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Post-traumatic stress disorder and glycaemic control

Mary Terhaar
, Anne Woods

Although good glycaemic control can significantly reduce the risk of developing complications, less than one-half of people with diabetes in the US achieve target HbA1c levels of 7% (The Diabetes Control and Complications Trial Research Group, 1993; American Diabetes Association, 2007). Nonadherence to medications is a major factor associated with higher HbA1c (Cramer, 2004). Associations of medication nonadherence and post-traumatic stress disorder (PTSD) have been reported in the literature and epidemiological research found a higher likelihood of PTSD in people with diabetes (Dew et al, 1999; Safren et al, 2003; Shemesh et al, 2004). This study investigated the association of PTSD symptoms with HbA1c levels in a sample of women with diabetes from the US being seen in the primary care setting.

The International Diabetes Federation (IDF) has noted that good glycaemic control can significantly slow the progression of the disease and reduce the risk of developing complications (IDF, 2006). Recent studies in the US reveal that only 43% of people with diabetes have achieved the American Diabetes Association (ADA) guideline target for HbA1c of 7% (Saaddine et al, 2002; Kerr et al, 2004; ADA, 2007).

In a systematic review, Cramer (2004) identified that nonadherence to diabetes medications was associated with higher HbA1c levels. While nonadherence to treatment is a complex, multifaceted phenomenon, recent research has explored the relationship between psychiatric disorders and poor medical compliance. Of particular interest is the relationship between treatment nonadherence and post-traumatic stress disorder (PTSD). PTSD is an anxiety disorder with characteristic symptoms developing after exposure to trauma – which can be the diagnosis of a life-threatening disease (Table 1; American Psychiatric Association [APA], 1995). Epidemiological studies indicate that PTSD is a highly prevalent disorder affecting nearly 8 million adults and is twice as prevalent in women compared to men (National Institute of Mental Health, 2006).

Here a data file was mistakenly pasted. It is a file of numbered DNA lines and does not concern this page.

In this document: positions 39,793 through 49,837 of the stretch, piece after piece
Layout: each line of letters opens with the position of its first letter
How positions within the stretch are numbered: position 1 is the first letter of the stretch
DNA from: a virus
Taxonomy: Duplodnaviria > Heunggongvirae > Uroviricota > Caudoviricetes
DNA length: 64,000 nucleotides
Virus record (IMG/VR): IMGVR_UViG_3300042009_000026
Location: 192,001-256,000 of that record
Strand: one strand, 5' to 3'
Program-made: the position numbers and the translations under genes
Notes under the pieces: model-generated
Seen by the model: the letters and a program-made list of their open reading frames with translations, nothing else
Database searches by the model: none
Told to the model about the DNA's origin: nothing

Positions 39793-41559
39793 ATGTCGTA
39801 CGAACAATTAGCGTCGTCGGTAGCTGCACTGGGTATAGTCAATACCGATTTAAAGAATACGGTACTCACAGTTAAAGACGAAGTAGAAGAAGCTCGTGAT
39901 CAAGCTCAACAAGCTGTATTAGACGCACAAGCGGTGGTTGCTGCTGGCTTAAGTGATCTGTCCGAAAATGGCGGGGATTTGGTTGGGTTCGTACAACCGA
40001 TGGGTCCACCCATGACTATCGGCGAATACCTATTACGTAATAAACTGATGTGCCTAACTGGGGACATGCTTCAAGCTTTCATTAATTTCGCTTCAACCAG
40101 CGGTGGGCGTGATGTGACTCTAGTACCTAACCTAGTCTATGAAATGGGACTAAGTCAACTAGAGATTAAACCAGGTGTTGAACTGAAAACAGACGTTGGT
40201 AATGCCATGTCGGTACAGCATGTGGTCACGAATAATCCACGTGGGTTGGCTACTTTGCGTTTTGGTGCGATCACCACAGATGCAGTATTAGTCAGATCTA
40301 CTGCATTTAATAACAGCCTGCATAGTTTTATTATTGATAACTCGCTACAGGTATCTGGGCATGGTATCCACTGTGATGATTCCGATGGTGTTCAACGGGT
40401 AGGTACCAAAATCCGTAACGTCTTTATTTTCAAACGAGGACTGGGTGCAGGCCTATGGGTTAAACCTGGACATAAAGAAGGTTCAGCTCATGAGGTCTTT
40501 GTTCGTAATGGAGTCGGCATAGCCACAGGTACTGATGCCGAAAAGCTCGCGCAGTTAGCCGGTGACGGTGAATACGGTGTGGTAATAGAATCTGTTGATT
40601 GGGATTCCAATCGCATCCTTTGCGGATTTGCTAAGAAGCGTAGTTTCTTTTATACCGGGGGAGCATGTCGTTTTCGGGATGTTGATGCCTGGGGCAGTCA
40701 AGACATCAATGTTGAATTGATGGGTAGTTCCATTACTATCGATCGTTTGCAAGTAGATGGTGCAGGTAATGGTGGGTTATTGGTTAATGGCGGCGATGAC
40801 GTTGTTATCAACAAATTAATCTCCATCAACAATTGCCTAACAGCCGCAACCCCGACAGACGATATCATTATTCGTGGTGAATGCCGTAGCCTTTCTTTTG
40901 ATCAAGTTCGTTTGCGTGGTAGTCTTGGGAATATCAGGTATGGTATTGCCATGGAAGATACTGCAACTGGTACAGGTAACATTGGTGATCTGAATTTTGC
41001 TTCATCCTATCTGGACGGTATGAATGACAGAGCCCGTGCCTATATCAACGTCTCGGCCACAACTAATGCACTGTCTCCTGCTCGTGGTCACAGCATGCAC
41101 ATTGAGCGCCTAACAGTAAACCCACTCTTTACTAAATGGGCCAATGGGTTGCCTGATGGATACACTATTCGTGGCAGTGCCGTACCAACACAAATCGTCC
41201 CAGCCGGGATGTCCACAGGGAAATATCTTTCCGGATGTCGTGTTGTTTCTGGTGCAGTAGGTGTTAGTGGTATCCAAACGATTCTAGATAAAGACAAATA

Study aims
Few studies have investigated the relationship between PTSD and either type 1 or 2 diabetes. No studies examining the relationship of PTSD, diabetes and glycaemic control in women were identified by the authors. The current study addresses this gap in the literature. It was hypothesised that among a primary care sample of women with diabetes, those with PTSD symptoms would have lower treatment regimen adherence, demonstrated by a higher HbA1c, compared with those without PTSD symptoms and that this association would not be explained by other sociodemographic variables.

Materials and methods
Study design
A cross-sectional, correlational design was utilised to determine the association of current PTSD symptoms with HbA1c levels obtained within the past 6 months. Approval was obtained from the Joint Committee on Clinical Investigation (JCCI) at Johns Hopkins Medicine Institutional Review Board.

Participants and procedures
A purposive sample (where the sample is selected by the researcher subjectively) of 20 women with diabetes on a low income without medical insurance was taken from a larger study on the effects of partner violence on immune function conducted at a primary care clinic for the uninsured in Baltimore, MD (Woods et al, 2005). In the original study, exclusion criteria were as follows:

  • age <18years or >60years
  • pregnant or lactating
  • presenting any current active infections, malignancies or autoimmune disease
  • use of street drugs
  • chronic excessive alcohol intake
  • use of corticosteroids.

Obesity and diabetes were not exclusionary owing to the high prevalence of these conditions in urban Baltimore. The purposive sample were similar to the urban population of Baltimore in terms of race and obesity and similar in all aspects to the primary clinic population: participants were predominantly middle aged (mean age: 49.3 years; SD: 9.1 years); African–American (85%); unmarried (30%); non-smokers (70%); obese (BMI >30kg/m2; 70%); and did not consume alcohol (90%). Of the purposive sample, 70% had a history of intimate partner abuse: 5% reported current (past year) physical abuse and 45% reported current psychological abuse. The purposive sample did not differ significantly from women in the original study in sociodemographic or abuse characteristics.

Assessment of PTSD symptoms
PTSD symptoms were measured with the Davidson Trauma Scale (DTS), a 17-item, five-point Likert tool with demonstrated reliability and validity. Scores can range from 0 to 136, with an 83 % diagnostic accuracy at scores of 40 or greater (Davidson et al, 1997). The DTS also provides scoring for symptom clusters consistent with the Diagnostic and Statistics Manual for Mental Disorders IV (DSM-IV-R; APA, 1995).